Take the 2-minute tour ×
Martial Arts Stack Exchange is a question and answer site for students and teachers of all martial arts. It's 100% free, no registration required.

I like full contact hard body sparring. I'm not much of a fan of a lot of katas, since I've been through enough of that in TKD. However, I wouldn't mind some kata. I'm also not a fan of karate joint locks. If I wanted to emphasize that, I'd take BJJ or Judo.

Taking these stipulations into account, would I prefer Shotokan or Kyokushin? Which one would be a better fit for me?

share|improve this question
1  
why not kicboxing? muay thai? mma? –  Keith Nicholas Nov 27 '13 at 2:22
add comment

4 Answers

I like the fact that Masutatsu Oyama, the fonder of Kyukushin, fought 50 bulls (or so the rumour goes).

I would pick Kyukushin as the better style because its mixture of Japanese straight and powerful attacks and Chinese "iron ball at the end of a chain" techniques make it much more well-rounded. Oyama was a karateka first, before studying Chinese martial arts and you can actually see the progression when you look at the difference between the lower Kata's and the higher. The lower Kata's are more traditionally Japanese and probably look quite similar to Shotokan or Goju-ryu kata, while the higher grades' Kata's have a more flowing, circular feel as one often sees in the Chinese flavours.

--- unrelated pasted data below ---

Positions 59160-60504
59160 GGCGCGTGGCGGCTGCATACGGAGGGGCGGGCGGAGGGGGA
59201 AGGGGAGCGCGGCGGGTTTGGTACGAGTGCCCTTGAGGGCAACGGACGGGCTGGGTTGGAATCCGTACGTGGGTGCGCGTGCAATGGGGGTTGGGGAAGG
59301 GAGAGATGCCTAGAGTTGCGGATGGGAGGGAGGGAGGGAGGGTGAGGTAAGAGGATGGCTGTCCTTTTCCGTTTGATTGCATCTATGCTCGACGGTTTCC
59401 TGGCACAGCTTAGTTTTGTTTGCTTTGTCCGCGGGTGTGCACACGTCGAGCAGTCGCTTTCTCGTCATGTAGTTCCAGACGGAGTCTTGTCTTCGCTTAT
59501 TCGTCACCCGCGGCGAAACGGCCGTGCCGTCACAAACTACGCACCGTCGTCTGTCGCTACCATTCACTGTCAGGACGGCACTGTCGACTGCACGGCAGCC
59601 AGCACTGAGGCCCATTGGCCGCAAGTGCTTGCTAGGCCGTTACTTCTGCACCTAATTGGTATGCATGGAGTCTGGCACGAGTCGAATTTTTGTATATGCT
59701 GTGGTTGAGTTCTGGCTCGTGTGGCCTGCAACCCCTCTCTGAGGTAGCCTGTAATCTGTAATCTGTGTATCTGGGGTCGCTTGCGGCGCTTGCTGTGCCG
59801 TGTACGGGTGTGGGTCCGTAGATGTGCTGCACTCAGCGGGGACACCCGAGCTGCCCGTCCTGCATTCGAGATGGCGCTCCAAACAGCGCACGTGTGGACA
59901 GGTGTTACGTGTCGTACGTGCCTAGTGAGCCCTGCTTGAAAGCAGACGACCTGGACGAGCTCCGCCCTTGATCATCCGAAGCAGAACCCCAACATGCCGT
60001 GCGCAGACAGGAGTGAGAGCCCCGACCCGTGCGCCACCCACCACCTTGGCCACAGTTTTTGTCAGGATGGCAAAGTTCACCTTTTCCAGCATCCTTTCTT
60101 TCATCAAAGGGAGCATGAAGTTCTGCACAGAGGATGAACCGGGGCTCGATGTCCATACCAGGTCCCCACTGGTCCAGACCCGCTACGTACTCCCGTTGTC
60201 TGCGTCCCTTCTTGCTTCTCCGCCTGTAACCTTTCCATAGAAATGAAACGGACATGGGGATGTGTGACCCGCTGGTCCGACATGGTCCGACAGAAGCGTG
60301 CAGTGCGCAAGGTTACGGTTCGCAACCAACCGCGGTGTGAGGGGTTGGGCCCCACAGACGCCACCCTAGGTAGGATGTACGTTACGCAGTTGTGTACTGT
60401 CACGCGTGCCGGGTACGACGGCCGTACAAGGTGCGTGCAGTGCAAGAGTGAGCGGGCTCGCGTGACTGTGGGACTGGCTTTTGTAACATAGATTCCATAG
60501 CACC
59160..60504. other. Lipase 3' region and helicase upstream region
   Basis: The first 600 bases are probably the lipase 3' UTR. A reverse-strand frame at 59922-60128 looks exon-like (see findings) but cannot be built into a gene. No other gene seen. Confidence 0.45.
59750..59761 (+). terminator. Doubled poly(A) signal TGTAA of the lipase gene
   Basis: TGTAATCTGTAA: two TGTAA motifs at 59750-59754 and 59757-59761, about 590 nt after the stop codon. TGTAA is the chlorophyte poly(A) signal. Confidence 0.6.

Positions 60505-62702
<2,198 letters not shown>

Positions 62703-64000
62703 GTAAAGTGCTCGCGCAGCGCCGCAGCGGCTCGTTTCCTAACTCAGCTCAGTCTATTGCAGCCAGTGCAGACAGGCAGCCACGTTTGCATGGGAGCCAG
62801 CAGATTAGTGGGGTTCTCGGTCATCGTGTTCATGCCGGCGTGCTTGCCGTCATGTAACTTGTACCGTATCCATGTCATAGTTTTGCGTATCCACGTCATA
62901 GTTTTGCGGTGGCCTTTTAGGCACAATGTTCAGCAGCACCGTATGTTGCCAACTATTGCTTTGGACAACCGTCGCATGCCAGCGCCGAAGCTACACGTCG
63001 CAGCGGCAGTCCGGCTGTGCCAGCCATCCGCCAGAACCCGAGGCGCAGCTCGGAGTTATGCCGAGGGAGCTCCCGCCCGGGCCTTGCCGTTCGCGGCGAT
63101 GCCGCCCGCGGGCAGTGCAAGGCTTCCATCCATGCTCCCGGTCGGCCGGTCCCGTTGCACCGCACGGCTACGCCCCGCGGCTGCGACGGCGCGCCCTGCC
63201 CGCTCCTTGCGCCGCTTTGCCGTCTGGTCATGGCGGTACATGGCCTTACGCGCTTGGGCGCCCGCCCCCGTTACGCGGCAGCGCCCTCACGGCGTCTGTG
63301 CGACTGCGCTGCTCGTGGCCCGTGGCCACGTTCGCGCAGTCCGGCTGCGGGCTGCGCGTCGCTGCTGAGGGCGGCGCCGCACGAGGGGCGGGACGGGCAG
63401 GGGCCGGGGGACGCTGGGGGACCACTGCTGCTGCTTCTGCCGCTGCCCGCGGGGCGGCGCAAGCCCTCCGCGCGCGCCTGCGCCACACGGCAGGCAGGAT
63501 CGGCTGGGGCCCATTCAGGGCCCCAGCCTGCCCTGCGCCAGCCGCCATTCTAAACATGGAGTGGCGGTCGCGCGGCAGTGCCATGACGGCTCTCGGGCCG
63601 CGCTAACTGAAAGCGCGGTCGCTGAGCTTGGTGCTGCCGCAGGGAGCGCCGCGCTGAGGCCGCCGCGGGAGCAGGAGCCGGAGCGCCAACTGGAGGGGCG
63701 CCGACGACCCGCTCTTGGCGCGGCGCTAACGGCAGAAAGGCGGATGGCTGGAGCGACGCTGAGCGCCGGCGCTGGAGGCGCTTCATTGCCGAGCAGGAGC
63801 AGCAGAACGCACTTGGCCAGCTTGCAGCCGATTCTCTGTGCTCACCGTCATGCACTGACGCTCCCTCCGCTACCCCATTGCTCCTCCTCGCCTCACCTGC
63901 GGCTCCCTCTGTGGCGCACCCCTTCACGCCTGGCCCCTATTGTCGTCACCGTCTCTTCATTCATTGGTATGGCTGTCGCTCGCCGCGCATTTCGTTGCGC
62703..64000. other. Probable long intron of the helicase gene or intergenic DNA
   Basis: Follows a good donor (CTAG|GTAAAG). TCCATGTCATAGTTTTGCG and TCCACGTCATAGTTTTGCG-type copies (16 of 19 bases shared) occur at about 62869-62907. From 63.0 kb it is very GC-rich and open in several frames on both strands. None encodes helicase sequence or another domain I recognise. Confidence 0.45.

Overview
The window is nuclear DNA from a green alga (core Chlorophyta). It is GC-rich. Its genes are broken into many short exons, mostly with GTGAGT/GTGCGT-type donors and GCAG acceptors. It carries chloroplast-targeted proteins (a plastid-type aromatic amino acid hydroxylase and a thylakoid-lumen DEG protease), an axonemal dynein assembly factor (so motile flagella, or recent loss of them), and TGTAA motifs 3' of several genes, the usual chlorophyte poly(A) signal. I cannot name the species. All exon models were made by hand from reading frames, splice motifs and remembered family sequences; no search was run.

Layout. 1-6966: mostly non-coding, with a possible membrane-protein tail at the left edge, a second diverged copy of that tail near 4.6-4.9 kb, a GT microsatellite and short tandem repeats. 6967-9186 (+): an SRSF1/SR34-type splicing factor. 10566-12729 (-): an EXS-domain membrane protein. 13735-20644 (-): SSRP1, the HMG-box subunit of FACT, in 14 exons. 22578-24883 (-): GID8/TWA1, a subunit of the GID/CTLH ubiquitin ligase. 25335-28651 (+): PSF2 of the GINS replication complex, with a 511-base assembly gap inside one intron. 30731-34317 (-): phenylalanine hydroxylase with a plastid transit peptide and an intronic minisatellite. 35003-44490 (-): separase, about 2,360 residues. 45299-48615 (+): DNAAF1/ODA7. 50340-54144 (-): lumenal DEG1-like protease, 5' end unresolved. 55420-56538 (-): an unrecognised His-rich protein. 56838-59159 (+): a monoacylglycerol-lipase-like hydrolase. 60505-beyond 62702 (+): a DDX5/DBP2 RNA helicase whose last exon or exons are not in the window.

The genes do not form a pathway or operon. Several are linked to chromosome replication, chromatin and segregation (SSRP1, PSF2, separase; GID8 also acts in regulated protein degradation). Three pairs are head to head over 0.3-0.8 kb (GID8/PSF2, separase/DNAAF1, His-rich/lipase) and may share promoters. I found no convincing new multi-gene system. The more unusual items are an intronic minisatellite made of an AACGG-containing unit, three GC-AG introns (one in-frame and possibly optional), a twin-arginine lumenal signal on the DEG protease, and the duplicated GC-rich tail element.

share|improve this answer
    
All the Oyama biographies report that he learned Chinese first, as a boy working on a farm, before learning Shotokan later. The fact that lower-grade Kyokushin kata are more rigid is, I would contend, a pedagogical choice. I would note that orthodox Shotokan shares that progression towards more circular, flowing kata at the advanced levels. –  Dave Liepmann Nov 26 '13 at 12:50
    
That's what you get when trying to quote from memory something you learned more than a decade ago. –  Juann Strauss Nov 27 '13 at 14:13
1  
Happens to the best of us. –  Dave Liepmann Nov 27 '13 at 14:18
add comment

If your preference is full-contact sparring, then Shotokan sucks and Kyokushin rocks, because Shotokan doesn't have full-contact sparring and Kyokushin does.

share|improve this answer
add comment

Kyokushin sparring rules are almost always continuous and full-contact, with nearly the entire body as a target except that one cannot punch to the head. I've heard that some Kyokushin schools and offshoots incorporate boxing gloves and face punching. Generally, "full contact" sparring means "medium to hard contact" in class, titrated to one's partner's ability to take punishment, and "full contact" reserved mostly for competition. One scores by knocking the opponent down. Leg kicks are very, very common.

Shotokan kumite is generally light-contact (or "controlled" contact), stops or resets after a successful strike, and usually does not allow leg kicks. Sweeps, however, are generally permitted. One scores by landing a clean blow. As collected on E-budo: